Amplifying pulses.

The rev counter on my old SD1 was connected directly to the coil LT
negative. I've changed the ignition system to EDIS which is wasted spark
with 4 coils, and the common way to feed the rev counter off this is via
four diodes - one from each coil - and a zener and resistor to limit the
peak voltage.
The EDIS ECU has a diagnostic output which will drive a sensitive enough
rev-counter - but it is a nominal 5 volt pulse output, and my rev counter
needs approx 15 volts.
A quick lash up using an emitter follower and a 1:3 audio transformer got
it working just fine - but wondered if there was a more sanitary way to do
things?
Only reason I'd rather do this is neatness. I can hide an amp at the rev
counter end - rather than have all the extra wiring on show for the diodes
trick.
Reply to
Dave Plowman (News)
On Nov 8, 10:36=A0am, "Dave Plowman (News)" wrote:
I know about amplifiers, but little about the pulses/impedances you have in mind.
NT
Reply to
Tabby
On Nov 8, 10:36=A0am, "Dave Plowman (News)" wrote:
Buy yourself a stepper motor, an Arduino and a glue-gun. You'll get a tacho built and you'll find yet another new hobby 8-)
Reply to
Andy Dingley
Just a thought that might be nonsense. RS232 drivers work down to about 3V and produce up to about 15V. Could you use one of these to convert the voltage? Can't give you a reference number off-hand but should not be difficult to find.
Reply to
Peter Scott
well there are more ways to skin this cat...BUT the basic problem is where to get 15V without having to generate it. The car supply with the engine running will be about 14.4v..
The original tacho would have run off the coil primary - 200V or so. If its the same tacho that used to be fitted to Spridgets and the like, it is in fact a 0-10mA moving cold meter so you can gut it and build your own pulse counter.
Or you can make a mini ignition coil and use the flyback with a high voltage switching transistor.
Audio transformers can be pretty small as well, you know.
You dont want an emitter follower either. No voltage gain.
What occurs to me is taking the diode bridge, smoothing it, and using a standard inverter from the ECU to get a couple of hundred volts pulse at the collector.
Or run it off 12V with an inductor in the collector.
Reply to
The Natural Philosopher
One of the MAX232 charge pump TTL to RS232C line drivers would do quite nicely. They work off single sided supply rails. Only thing to watch is there can be ENC susceptibility issues with charge pump circuits IIRC.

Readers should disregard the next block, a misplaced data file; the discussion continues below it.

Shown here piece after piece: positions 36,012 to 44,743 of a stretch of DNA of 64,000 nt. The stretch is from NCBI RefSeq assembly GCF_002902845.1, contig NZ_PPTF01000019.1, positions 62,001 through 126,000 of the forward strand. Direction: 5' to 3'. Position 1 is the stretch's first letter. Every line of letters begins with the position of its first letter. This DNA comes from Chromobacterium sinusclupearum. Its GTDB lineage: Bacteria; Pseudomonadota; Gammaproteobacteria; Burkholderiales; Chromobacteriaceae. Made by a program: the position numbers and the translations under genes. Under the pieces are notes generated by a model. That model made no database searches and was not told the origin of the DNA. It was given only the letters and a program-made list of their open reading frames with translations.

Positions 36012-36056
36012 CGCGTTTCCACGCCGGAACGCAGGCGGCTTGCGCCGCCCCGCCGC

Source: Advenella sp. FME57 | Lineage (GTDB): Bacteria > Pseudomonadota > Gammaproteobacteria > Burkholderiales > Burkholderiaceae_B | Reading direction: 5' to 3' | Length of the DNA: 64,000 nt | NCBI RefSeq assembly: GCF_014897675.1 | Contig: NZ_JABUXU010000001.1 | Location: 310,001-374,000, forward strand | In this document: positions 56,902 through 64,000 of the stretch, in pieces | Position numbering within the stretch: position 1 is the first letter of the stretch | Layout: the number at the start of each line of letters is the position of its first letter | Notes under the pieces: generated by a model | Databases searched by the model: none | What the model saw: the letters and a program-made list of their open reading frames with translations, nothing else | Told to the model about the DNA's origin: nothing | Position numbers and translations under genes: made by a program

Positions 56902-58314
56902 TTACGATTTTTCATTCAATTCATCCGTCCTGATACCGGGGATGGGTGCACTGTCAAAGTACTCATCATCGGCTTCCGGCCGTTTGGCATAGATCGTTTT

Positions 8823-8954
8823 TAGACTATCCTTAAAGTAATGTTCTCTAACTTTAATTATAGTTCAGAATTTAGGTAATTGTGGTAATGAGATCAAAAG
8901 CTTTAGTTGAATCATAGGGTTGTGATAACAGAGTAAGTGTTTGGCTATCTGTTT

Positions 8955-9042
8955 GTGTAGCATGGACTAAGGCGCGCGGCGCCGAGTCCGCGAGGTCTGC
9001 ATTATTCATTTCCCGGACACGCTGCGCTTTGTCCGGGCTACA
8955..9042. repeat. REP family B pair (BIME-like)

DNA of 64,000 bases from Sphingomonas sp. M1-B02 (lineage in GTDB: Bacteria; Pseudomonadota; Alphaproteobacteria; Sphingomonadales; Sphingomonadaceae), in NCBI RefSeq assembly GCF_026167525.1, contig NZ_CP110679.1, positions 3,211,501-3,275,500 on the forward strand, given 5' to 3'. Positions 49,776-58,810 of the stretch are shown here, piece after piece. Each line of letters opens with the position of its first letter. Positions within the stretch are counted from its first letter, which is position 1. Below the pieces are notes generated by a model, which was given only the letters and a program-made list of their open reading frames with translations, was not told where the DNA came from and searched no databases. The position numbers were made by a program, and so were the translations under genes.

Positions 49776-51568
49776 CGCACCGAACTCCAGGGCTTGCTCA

Reply to
John Rumm
Make sure the existing tcho is happy with negative inputs, or clamp the RS232 levels to avoid them.
MBQ
Reply to
Man at B&Q
On Nov 8, 12:11=A0pm, The Natural Philosopher wrote:
I think we've been told that the tacho requires 15V.
MBQ
Reply to
Man at B&Q
No, we haven't. We've been told that it will *work* off 15V.
How accurate it is at that voltage, is another matter.
Reply to
The Natural Philosopher
On Nov 8, 3:07=A0pm, The Natural Philosopher wrote:
Yes, if it works on 15v its likely to work on 14v too. But why spend a bunch of time & error on soemthing that works fine already (the transformer option), even if it is historic technology.
NT
Reply to
Tabby
I'm having a right ol' thicky day today, but for my addled brain, why 15V? Why isn't it just "whatever the alternator is putting out", which will vary a lot between cars and at different loads, but might be anywhere down to 11V or so and with 15V as a probably upper design limit?
Or have you fitted something that wasn't originally intended for car use?
cheers
Jules
Reply to
Jules Richardson
In article ,
I was also hoping to offer it as an option for others with a similar problem. I had a suitable ratio audio tranny lying around - but they're quite expensive. A small PCB could be fitted inside the actual rev counter.
Reply to
Dave Plowman (News)
In article ,
I'd like the rev counter to work under all possible conditions. So lets say just over 10 volts or so - when cranking on a cold day.
It's already got one built in. But they're delicate things to start hacking around. The present PCB is glued in place.
It buffers the ECU output. The transformer provides the voltage gain.
The diodes as suggested work just fine. But require a connection to each of the four coils. Which will make my loom look a bit untidy. One wire from the dedicated output on the ECU, not.
Reply to
Dave Plowman (News)
all you need to do is make a 'little' ignition coil and drive it from a 400v capable transistor
wind a few hundred turns on any old lump of ferrite or similar.
Reply to
The Natural Philosopher
In article ,
The pulse counter in the tacho is connected to the car's 12v supply, but the trigger feed to that comes from the coil negative. Which produces a pulse of many volts as the flux collapses. Tests on the tacho shows this must be a minimum of about 15 volts to trigger the pulse counter. The output I'd like to use is a diagnostic one and limited to about 5 volts.
Reply to
Dave Plowman (News)
In article ,
Think you're missing the point...
The transformer I'm using at the moment works just fine. A single IC would be even better.
Reply to
Dave Plowman (News)
Right,. You need an inductor in the mix somewhere then. It doesn't need to be MUCH of an inductor. Years ago those little transistor output transformers..would do. Microphone transformer secondary might do as well.
Blimey. Amazon does audio output transformers for 3 quid.
That's just the ticket.
You can simply drive the primary from a transistor collector, and drive the base from your 5v pulse via a suitable resistors. Collector should have a diode to earth, reverse biassed.
Collector output should be a 50v+ spike.
Reply to
The Natural Philosopher

Site Timeline Threads

HomeOwnersHub website is not affiliated with any of the manufacturers or service providers discussed here. All logos and trade names are the property of their respective owners.